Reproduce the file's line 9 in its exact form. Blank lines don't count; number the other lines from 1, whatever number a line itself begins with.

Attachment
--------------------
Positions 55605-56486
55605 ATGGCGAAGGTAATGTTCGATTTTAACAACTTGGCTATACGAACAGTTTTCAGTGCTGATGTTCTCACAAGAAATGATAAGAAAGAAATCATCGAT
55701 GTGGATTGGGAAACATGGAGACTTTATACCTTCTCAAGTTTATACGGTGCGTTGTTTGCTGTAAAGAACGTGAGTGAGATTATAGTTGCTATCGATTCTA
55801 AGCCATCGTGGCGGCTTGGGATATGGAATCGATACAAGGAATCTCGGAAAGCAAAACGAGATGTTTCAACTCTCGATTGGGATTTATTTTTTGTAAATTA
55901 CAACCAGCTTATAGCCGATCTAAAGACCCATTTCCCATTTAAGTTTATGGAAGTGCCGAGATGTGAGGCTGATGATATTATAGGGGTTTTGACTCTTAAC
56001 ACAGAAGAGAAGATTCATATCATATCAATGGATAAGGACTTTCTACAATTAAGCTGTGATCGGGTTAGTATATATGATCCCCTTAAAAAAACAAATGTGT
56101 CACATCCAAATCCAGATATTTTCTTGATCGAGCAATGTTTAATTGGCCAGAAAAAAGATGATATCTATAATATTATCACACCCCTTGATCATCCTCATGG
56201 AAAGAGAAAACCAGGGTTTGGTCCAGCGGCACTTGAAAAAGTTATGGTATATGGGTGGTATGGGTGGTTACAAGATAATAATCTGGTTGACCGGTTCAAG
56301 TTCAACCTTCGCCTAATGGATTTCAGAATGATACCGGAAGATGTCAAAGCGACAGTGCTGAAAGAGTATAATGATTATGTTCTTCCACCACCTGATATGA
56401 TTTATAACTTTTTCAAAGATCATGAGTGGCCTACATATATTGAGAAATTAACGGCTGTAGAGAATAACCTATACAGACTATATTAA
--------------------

56301 TTCAACCTTCGCCTAATGGATTTCAGAATGATACCGGAAGATGTCAAAGCGACAGTGCTGAAAGAGTATAATGATTATGTTCTTCCACCACCTGATATGA